K: Wow, I didn’t realize there were so many different terms.
Thanks for explaining all that.
A: Now if you travel abroad, you can make sure you use the correct term to avoid confusion.
K: Yes,



今天這一課講到水的重要性,水可以用來bathing(洗澡)。而bathroom字面上是洗澡間,但是對美國人而言bathroom其實就是廁所,縱使一間不能洗澡的公共廁所也叫做bathroom。我們知道,廁所有時候也用W.C.來表示,就是water closet/ˈklɒzɪt/的縮寫,但是water closet是歐洲的用法,在英國廁所還有另外一個名稱the loo,而加拿大人還會用washroom來表示廁所。在古時候沒有抽水馬桶的時代,人們用的是outhouses,也就是一個遠離主建築的木頭隔間的戶外廁所,現在雖然outhouses已經很少見,但是在一些大型的戶外演唱會往往會看到portable toilet,也可以稱為Porta-Potties,這是那種臨時性的活動廁所。




Take something for granted (idiom) 把某事物都做事理所當然的。Take someone/something for granted 也可以指不關心不注意
*Children tend to take their parents’ loving care for granted.
*Mark took his wife for granted for so long that she couldn’t stand it anymore.
Come by (phr. v.) 得到,獲得。
*Such a great opportunity is hard to come by. You should take it!
*Such a good guy as Joseph
is hard to come by.
*Henry couldn’t explain how he came by his nasty(dangerous or serious

Tickets to very popular events are hard to come by.
Faucet (n.) 水龍頭。
*The plumber replaced the leaking faucet with a new one.
*When I turn on the faucet, only dirty water
comes out.
*Dad connected the
hose to the faucet and started to water the lawn.
Access [ˈækses] (n.) 1. (+ to) 接近,進入,使用。2. (+ to) 通道,入口,門路。(v.) (電腦的)存取。
Accession (n.) 1. reaching a rank or position 達到某一及別或地位。2. thing added, esp a new item in a library, museum, etc 添加物,添加。3. 允許進入。
*The only access to the farmhouse is across the fields.
*Students must have access to a good library. 
*get/gain access to classified information
*recent accessions to the art gallery
*the accession of new members to the party
*If these problems are solved, we will support Russia’s accession to the WTO.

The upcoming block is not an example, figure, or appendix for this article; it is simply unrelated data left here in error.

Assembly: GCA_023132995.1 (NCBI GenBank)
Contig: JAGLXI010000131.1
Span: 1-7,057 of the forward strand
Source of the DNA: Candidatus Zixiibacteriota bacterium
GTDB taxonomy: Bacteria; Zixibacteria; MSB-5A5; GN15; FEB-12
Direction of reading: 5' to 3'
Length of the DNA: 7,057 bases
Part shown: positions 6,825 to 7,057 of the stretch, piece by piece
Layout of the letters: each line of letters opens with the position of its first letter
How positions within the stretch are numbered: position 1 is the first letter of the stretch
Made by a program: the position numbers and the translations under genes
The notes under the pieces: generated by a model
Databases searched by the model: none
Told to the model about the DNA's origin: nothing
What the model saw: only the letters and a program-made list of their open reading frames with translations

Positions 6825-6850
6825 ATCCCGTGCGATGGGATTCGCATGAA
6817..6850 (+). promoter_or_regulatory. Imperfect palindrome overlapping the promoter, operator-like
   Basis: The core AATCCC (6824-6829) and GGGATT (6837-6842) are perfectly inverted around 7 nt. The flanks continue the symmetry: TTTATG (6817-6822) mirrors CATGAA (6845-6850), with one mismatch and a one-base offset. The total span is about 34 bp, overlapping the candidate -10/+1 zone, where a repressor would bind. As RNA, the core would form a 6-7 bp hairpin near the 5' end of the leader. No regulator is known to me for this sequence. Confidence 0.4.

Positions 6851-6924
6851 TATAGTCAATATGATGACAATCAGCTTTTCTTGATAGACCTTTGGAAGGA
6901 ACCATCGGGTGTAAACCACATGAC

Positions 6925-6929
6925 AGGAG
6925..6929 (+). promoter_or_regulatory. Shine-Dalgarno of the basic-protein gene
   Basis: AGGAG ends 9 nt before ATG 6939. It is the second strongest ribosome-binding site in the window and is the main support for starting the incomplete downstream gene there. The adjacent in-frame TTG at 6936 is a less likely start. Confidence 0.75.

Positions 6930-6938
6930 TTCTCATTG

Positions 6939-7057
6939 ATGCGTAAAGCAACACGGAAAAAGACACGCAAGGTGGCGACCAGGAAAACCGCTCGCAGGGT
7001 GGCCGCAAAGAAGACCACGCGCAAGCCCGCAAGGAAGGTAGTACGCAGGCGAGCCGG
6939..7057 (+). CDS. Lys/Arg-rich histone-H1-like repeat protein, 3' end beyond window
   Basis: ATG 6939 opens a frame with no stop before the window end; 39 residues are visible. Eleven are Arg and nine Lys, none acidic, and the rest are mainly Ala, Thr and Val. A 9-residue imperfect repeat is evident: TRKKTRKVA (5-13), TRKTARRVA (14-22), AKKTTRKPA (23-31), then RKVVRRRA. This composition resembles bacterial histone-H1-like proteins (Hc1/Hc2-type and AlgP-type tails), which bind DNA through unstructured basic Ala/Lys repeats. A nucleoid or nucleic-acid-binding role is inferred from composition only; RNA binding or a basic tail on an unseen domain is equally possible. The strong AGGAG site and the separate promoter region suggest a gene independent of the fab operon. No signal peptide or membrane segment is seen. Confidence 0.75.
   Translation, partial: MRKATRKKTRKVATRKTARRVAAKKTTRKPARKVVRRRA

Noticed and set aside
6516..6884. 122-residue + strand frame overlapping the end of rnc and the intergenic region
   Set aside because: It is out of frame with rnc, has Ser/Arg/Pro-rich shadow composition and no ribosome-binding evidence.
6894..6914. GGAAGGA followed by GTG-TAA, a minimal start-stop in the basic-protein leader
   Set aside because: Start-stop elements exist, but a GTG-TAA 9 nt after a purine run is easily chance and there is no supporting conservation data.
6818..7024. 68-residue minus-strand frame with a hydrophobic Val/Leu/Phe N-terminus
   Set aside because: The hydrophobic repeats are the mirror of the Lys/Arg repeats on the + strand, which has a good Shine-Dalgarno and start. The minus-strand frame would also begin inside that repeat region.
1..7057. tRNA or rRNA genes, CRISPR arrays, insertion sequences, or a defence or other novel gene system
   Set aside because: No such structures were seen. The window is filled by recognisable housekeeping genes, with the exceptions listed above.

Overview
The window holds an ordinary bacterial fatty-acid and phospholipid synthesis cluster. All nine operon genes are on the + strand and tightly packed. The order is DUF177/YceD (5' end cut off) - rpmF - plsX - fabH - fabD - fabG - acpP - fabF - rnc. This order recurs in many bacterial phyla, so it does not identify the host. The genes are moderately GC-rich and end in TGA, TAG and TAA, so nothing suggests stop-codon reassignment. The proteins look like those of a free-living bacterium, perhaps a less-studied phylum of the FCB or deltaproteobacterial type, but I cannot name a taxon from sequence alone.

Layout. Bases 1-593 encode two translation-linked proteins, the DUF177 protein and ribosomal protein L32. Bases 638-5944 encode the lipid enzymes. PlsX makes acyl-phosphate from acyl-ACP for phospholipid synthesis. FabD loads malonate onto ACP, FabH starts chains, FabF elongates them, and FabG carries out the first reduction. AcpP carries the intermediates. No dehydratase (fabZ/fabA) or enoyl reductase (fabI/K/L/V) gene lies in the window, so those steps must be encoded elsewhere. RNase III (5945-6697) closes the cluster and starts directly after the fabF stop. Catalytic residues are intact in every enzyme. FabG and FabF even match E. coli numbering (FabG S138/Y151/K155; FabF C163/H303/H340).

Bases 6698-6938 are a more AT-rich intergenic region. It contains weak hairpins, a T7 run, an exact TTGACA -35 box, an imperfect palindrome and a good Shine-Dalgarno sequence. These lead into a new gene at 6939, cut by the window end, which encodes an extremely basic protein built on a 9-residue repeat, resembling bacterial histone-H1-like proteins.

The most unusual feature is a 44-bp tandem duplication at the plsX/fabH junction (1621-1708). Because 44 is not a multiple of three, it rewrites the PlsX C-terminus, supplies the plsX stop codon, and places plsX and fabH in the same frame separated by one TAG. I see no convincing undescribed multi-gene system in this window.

used to verb  /ˈjuːst tə/ DJ   /’just tə/ KK   /ˈjuːst tu/ DJ   /’just tu/ KK

1.           used to say that something happened continuously or frequently during a period in the past (用於過去持續或經常發生的事)曾經 modal verb

2.           used to show that a particular thing always happened or was true in the past, especially if it no longer happens or is no longer true

    • I used to live in London. 我曾經在倫敦居住過。
    • We used to go sailing on the lake in summer. 從前的夏天,我們經常泛舟湖上。
    • I didn’t use to like him much when we were at school. 以前我們同學時,我並不太喜歡他。
    • You used to see a lot of her, didn’t you? 你過去常見她吧?
    • he used to live in Glasgow.
    • She used to love cats but one attacked her and she doesn’t like them anymore.
    • You don’t come and see me like you used to.
    • When we were younger, we used not to be allowed to drink coffee.
    • not standard  He did used to work there, didn’t he?

used adjective (FAMILIAR) 

be used to sth/sb

to be familiar with something or someone

We’re used to tourists here – we get thousands every year.

[+ -ing verb] She was not used to speaking Cantonese.

Eventually you’ll get/become used to the smells of the laboratory.



take something for granted (idiom) 視為理所當然 In developed countries we take many things for granted like hot showers, warm beds and clean water.
access (n)
使用的機會;進入的權利 Only the president and his staff have access to that secret file.
faucet (n)
水龍頭 Melanie replaced her old kitchen faucet with a new one.
disease (n)
疾病 Heart disease is the leading cause of death in the United States.

Take it for granted, a constant struggle, incredible (difficult to believe), a major problem, for sanitary reason, more rural areas, in a short time I’ll be potty-training my son, nasty, hose